• ABMP estimates 278,000 trained therapists provide massage and bodywork in the United States. i
• Fourteen percent of U.S. adults visited a massage therapist in 2008, and 42 percent have received a
professional massage sometime in their life.ii
• Consumers in 2009 had a positive response to a massage, with 80 percent reporting favorable feelings
about their most recent experience.iii
• The median price for a one-hour massage is $65 (Harstad Strategic Research 2009 Consumer Survey).
• A higher proportion of American adults received at least one massage therapy session in 2009 than
accessed chiropractic or physical therapy services. Most physical therapy services and many chiropractic
treatments are reimbursed by health insurance, while more than 90 percent of massage therapy
sessions are paid out of the client’s pocket.iv
• The number of state-approved schools is 1,568. (ABMP survey of state-approved massage schools,
• The Society for Human Resource Management reported in 2007 that 13 percent of its 210,000 member
companies offer workplace massage. An earlier Working Mother article found 77 percent of the top 100 U.
S. companies offered massage at work.
• There are as many as 250 known types of massage and bodywork, with new massage modalities
emerging every year.v
• In the 43 states with licensing (including D.C.), uniform rules apply throughout each particular state,
though the detailed requirements vary. Local requirements in the current eight non-licensed states vary
• Spas employ an estimated 303,700people in the United States—www.experienceispa.com.
• Swedish massage therapy is the most requested service in spas and spas are the most common place
to receive a massage (43 percent of all sessions.) (ISPA 2008 Global Consumer Survey and Harstad
Consumer Research 2009).
• Revenues for the U.S. spa industryin 2007 were $10.9 billion, up from $9.4 billion in 2006. This
represents an average annual growth of 18 percent—www.experienceispa.com.
• Women make up the majority of spa consumers (69 percent), according to the ISPA 2006 Spa-goer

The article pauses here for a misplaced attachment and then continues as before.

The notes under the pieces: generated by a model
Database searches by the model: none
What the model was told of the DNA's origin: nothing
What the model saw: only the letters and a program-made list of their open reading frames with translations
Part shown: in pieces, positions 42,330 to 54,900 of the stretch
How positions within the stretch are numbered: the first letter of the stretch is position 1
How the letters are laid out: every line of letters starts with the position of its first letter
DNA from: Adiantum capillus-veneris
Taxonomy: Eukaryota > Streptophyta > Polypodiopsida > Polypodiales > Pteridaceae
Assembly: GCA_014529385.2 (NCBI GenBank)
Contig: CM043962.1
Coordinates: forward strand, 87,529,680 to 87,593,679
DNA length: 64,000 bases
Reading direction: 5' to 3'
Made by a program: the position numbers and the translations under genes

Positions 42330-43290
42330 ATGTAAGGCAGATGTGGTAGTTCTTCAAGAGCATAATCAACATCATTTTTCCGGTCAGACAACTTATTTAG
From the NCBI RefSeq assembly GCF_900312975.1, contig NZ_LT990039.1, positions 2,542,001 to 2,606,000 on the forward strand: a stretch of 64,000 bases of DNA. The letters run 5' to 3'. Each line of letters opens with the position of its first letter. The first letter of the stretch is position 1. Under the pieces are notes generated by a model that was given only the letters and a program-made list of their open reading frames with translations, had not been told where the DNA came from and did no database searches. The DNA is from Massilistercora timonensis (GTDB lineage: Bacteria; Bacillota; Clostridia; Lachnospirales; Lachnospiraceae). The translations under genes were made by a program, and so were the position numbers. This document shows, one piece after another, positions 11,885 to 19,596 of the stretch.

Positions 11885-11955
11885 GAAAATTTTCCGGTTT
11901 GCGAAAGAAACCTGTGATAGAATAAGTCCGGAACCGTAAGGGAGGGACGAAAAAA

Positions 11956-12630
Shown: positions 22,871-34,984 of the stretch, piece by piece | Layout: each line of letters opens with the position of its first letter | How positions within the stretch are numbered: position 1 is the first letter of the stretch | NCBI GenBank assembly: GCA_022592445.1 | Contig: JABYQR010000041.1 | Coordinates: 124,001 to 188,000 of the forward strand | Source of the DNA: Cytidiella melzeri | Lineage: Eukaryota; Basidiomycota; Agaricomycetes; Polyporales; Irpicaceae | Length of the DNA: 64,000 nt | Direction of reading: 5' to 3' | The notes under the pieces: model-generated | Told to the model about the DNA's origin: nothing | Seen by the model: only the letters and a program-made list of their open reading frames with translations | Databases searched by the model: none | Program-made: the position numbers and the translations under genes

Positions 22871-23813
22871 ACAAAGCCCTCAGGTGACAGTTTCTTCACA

Benefits of Massage
• Massage therapy is a safe and effective way to reduce pain and improve function in adults with
osteoarthritis of the knee, reports a 2006 study in the Archives of Internal Medicine.
• The Annals of Internal Medicine reported in 2003 that massage therapy was effective for treating
persistent back pain, as did a 2000 report by the Canadian Medical Association Journal.
• Research has shown massage reduces carpal tunnel syndrome symptoms. The Journal of Bodywork
and Movement Therapies, 2004.
• Premature infant massage in the NICU was reported in Neonatal Network to be effective in increasing
weight gain, improving developmental scores, shortening hospital stays and improving parent-baby
• Pediatric healthcare staff report increasing hospital use of complementary and alternative medicine,
including massage and energy work (Advance for Nurses, April 2007.)
• Touch Therapy Institute at the University of Miami reports its massage therapy studies indicate
* Reducing mothers’ risk for premature delivery and postpartum depression; improved sleep for
* Reduced pain from migraines and arthritis.
* Reduced aggression in adolescents and less hyperactivity in adolescents with ADHD.
* Greater alertness in autistic children.
* Better lung function in asthmatic children.
* Decreased glucose levels in diabetic children.
* Less stress and improved performance for employees receiving work-site massage.
i January 2008 analysis was based on state licensing lists, totals from primary membership organizations [ABMP and
AMTA], and state populations. General receptivity toward massage in particular regions was also factored in.
ii Harstad Strategic Research 2009 National Consumer Survey of 602 adults 21 years and older, conducted January 6-11.
v Massage, bodywork and somatic therapies are often complex mixtures of holistic healing practices involving physical,
emotional and spiritual components. The definitions in the Massagetherapy.com glossary (www.massagetherapy.
com/glossary) have been compiled from a wide variety of sources over two decades. Some were supplied by developers of
techniques, others by associations and educational institutions. Still others are a blend of data gleaned from several
vi Compiled from state websites, not including the District of Columbia and U.S. Territories. For more information, visit
www.massagetherapy.com/media and click on "Public Policy and Licensing."